Effect of protocolized weaning with early extubation to noninvasive ventilation vs invasive weaning on time to liberation from mechanical ventilation among patients with respiratory failure: the breathe randomized clinical trial
Research output: Contribution to journal › Article › peer-review
Importance: In adults in whom weaning from invasive mechanical ventilation is difficult, noninvasive ventilation may facilitate early liberation, but there is uncertainty about its effectiveness in a general intensive care patient population.
Objective: To investigate among patients with difficulty weaning the effects of protocolized weaning with early extubation to noninvasive ventilation on time to liberation from ventilation compared with protocolized invasive weaning.
Design, Setting, and Participants: Randomized, allocation-concealed, open-label, multicenter clinical trial enrolling patients between March 2013 and October 2016 from 41 intensive care units in the UK National Health Service. Follow-up continued until April 2017. Adults who received invasive mechanical ventilation for more than 48 hours and in whom a spontaneous breathing trial failed were enrolled.
Interventions: Patients were randomized to receive either protocolized weaning via early extubation to noninvasive ventilation (n = 182) or protocolized standard weaning (continued invasive ventilation until successful spontaneous breathing trial, followed by extubation) (n = 182).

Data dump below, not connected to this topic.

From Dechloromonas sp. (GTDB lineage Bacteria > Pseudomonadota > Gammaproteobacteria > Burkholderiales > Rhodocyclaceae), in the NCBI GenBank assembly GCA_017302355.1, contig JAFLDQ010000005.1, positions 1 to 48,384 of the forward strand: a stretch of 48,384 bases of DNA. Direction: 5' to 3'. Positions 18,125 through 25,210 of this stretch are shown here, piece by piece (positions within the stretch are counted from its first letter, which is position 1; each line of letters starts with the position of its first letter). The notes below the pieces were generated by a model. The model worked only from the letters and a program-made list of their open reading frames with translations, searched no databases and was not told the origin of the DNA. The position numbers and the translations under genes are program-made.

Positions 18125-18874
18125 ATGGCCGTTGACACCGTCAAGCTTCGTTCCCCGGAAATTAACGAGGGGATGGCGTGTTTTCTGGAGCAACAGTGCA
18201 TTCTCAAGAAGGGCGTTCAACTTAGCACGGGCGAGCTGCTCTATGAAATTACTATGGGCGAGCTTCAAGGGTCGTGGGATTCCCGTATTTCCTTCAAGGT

Main Outcomes and Measures: Primary outcome was time from randomization to successful liberation from all forms of mechanical ventilation among survivors, measured in days, with the minimal clinically important difference defined as 1 day. Secondary outcomes were duration of invasive and total ventilation (days), reintubation or tracheostomy rates, and survival.
Results: Among 364 randomized patients (mean age, 63.1 [SD, 14.8] years; 50.5% male), 319 were evaluable for the primary effectiveness outcome (41 died before liberation, 2 withdrew, and 2 were discharged with ongoing ventilation). The median time to liberation was 4.3 days in the noninvasive group vs 4.5 days in the invasive group (adjusted hazard ratio, 1.1; 95% CI, 0.89-1.40). Competing risk analysis accounting for deaths had a similar result (adjusted hazard ratio, 1.1; 95% CI, 0.86-1.34). The noninvasive group received less invasive ventilation (median, 1 day vs 4 days; incidence rate ratio, 0.6; 95% CI, 0.47-0.87) and fewer total ventilator days (median, 3 days vs 4 days; incidence rate ratio, 0.8; 95% CI, 0.62-1.0). There was no significant difference in reintubation, tracheostomy rates, or survival. Adverse events occurred in 45 patients (24.7%) in the noninvasive group compared with 47 (25.8%) in the invasive group.
Conclusions and Relevance: Among patients requiring mechanical ventilation in whom a spontaneous breathing trial had failed, early extubation to noninvasive ventilation did not shorten time to liberation from any ventilation.
Trial Registration: ISRCTN Identifier: ISRCTN15635197.
|Journal||JAMA The Journal of the American Medical Association|
|Early online date||22 Oct 2018|
|Publication status||E-pub ahead of print - 22 Oct 2018|